Mishcon de Reya could move to a John Lewis-style ownership model that would see even the cleaning and reception staff own a stake in the business, according to plans mooted by managing partner Kevin Gold.
The firm is about to reach the end of a year-long consultation to plan the next decade of Mishcon that could result in ground-breaking changes to the litigation-focused firm.
The results of the consultation will be presented by Gold and his executive team to the partnership in April when the firm will launch its first ‘10-year vision’.
Gold told The Lawyer all ideas were still “up in the air” but partners, fee-earners and employees had all been consulted on plans ranging from overhauling the ownership model to scrapping bonuses to launching offices overseas.
As well as fee-earners, the firm’s back office and support services staff were also consulted on the range of radical plans and told by management to “think outside the box” on ideas to ensure the success of Mishcon over the next ten years.
Chief strategy officer Nick West, who was hired from his role as UK head of Axiom in January, is running the consultation on a day-to-day basis.
Gold said he envisioned a firm run by all of its lawyers and employees, where everyone has a stake in its success and are “encouraged to invest their responsibility in the success of firm” instead of their own individual successes. The idea could make the most of Mishcon’s ABS structure, which it adopted last year.
Gold said Mishcon partners so far seemed open to such a possibility, but that no plans were yet set in stone pending the end of the consultation period.
A John Lewis-style ownership model would see all owners take a profit share from the business and be remunerated according to the success of the firm.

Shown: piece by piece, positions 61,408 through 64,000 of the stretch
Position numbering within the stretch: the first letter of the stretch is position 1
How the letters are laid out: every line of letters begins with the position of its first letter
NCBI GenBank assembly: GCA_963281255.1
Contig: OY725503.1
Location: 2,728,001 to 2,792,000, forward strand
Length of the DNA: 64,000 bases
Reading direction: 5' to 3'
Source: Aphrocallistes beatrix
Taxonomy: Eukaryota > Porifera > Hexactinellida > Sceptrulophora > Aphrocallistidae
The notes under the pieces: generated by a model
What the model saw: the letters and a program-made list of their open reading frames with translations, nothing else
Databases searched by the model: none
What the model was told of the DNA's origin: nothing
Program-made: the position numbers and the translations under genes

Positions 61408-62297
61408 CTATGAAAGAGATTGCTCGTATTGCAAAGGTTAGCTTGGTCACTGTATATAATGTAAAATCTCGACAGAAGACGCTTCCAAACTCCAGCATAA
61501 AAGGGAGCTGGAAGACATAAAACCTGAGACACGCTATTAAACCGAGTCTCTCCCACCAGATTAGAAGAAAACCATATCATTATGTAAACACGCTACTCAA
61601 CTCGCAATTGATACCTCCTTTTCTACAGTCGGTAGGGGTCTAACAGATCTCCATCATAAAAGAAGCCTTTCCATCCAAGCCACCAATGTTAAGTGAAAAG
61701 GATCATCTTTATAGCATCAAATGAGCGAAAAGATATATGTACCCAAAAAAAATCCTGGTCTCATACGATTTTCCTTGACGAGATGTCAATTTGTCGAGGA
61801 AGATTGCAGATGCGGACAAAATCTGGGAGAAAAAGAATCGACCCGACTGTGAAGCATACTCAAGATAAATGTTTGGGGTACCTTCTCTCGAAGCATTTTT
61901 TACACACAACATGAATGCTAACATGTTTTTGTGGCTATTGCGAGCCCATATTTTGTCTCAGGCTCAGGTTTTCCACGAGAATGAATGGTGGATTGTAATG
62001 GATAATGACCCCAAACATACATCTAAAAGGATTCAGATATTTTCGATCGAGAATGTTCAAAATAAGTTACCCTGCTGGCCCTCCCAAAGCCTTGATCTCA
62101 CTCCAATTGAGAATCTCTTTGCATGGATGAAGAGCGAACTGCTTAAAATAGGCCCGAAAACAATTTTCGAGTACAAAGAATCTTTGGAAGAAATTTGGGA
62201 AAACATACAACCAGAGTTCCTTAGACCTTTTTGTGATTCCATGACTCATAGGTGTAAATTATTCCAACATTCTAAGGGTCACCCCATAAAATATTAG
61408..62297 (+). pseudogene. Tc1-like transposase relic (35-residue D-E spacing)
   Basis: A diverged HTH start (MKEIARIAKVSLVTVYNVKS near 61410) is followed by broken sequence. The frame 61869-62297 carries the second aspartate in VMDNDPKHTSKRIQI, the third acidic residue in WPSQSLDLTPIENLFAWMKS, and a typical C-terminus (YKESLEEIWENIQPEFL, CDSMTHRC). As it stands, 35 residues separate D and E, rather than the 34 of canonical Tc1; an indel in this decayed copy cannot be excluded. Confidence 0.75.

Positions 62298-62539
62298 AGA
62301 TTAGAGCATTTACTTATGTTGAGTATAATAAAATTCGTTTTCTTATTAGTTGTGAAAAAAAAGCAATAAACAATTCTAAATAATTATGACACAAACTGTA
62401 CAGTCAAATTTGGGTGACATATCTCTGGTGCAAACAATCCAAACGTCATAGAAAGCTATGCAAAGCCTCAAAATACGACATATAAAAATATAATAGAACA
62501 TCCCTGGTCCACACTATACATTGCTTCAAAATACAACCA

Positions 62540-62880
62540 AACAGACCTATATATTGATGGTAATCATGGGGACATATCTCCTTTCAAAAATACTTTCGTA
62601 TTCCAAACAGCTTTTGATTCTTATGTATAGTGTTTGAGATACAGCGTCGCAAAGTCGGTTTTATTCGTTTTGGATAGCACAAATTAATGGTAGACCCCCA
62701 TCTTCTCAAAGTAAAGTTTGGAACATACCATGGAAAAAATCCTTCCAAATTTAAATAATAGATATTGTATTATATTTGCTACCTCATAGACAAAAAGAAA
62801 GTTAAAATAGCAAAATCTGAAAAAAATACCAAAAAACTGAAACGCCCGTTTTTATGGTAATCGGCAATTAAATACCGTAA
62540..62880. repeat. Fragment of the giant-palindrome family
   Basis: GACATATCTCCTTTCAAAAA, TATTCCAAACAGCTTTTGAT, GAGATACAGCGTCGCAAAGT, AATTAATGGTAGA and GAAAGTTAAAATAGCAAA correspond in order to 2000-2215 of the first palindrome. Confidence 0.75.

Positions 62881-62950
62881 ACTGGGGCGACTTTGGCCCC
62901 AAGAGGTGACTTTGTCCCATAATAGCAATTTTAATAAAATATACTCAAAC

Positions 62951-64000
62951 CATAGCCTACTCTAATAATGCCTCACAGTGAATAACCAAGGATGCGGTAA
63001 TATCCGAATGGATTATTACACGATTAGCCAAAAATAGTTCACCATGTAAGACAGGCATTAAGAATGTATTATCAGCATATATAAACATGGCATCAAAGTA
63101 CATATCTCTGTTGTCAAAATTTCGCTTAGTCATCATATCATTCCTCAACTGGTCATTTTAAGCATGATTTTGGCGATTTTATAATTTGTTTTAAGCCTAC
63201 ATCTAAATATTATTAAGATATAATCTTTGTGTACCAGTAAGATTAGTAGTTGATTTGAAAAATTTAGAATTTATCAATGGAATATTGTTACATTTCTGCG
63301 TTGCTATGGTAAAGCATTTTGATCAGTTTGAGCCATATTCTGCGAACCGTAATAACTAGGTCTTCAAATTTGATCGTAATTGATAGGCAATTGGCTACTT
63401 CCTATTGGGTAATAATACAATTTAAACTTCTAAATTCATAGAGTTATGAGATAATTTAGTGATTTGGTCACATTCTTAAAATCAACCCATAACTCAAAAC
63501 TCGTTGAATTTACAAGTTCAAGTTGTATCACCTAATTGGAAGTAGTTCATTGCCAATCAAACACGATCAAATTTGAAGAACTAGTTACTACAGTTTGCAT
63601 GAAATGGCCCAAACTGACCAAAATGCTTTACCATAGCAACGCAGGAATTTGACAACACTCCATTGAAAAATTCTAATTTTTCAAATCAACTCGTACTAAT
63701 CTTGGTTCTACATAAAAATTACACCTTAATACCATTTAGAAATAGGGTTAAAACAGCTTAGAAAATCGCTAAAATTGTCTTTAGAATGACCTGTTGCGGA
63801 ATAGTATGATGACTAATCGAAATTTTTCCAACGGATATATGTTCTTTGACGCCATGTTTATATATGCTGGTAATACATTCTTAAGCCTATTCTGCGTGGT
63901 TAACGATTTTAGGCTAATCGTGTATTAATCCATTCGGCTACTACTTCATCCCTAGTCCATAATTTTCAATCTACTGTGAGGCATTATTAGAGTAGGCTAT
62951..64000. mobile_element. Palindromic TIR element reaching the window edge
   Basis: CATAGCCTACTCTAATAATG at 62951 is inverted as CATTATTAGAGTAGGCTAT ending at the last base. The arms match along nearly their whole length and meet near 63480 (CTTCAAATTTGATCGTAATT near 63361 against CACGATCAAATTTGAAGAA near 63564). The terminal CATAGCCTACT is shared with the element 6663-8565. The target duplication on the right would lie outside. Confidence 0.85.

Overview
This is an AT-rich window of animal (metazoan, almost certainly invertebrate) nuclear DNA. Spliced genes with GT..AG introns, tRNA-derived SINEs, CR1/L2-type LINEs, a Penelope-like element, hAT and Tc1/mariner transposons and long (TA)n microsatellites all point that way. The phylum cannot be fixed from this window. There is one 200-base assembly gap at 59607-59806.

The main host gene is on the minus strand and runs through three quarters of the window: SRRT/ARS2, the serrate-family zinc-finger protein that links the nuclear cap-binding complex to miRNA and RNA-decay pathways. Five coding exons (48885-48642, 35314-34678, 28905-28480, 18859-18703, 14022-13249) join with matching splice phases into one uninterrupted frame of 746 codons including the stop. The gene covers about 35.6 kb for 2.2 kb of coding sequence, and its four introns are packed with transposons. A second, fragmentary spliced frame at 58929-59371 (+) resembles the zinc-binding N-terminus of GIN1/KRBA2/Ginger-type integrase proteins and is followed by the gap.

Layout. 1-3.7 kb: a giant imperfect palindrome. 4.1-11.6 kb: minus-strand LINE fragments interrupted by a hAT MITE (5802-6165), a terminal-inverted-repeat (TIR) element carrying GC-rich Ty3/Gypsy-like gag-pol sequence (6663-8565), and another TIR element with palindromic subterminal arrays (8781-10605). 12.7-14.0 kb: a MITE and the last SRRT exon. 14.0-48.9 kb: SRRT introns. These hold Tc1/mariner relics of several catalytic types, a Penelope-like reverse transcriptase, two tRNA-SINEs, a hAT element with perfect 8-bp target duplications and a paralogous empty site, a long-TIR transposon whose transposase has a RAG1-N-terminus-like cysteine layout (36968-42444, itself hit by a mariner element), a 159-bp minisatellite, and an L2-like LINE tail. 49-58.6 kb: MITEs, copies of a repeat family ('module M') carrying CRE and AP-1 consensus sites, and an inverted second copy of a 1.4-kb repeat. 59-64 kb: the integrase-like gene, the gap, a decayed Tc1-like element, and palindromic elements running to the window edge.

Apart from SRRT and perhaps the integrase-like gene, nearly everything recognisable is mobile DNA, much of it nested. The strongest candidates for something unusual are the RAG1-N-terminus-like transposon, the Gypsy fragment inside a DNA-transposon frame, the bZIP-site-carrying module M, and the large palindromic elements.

Mishcon broke the £100m revenue mark for the first time last year, with turnover up 12.5 per cent to £110m. Now it looks set to turn over around £125m in the current financial year, The Lawyer can reveal.
The firm was granted an ABS licence by the Solicitors Regulation Authority in February 2015, appointing its first non-lawyer to the partnership, chief operating officer Bambos Georgiou, two months later. Georgiou is a senior member of Mishcon’s board and has been with the firm for around 20 years.
Gold is no stranger to introducing bold ideas to the firm. In 2014 he introduced agile working and “unlimited holidays” for all partners and oversaw a conversion to LLP status to see its 65 fixed-share partners brought into the equity. The firm has also recently consolidated its four offices into one, taking on a new space at Africa House in Holborn.
The end of the consultation period will also see Mishcon invest in a number of its smaller practice areas, Gold told The Lawyer. Insurance disputes, employment, regulatory work, white-collar crime and competition disputes groups are all expected to grow rapidly in the next 12 months.
Mishcon hired Addleshaw Goddard insurance disputes head Richard Leedham followed by partner Sonia Campbell over the last 12 months. It also launched a business crime unit with the hire of Alison Levitt QC, former principal advisor to the Director of Public Prosecutions.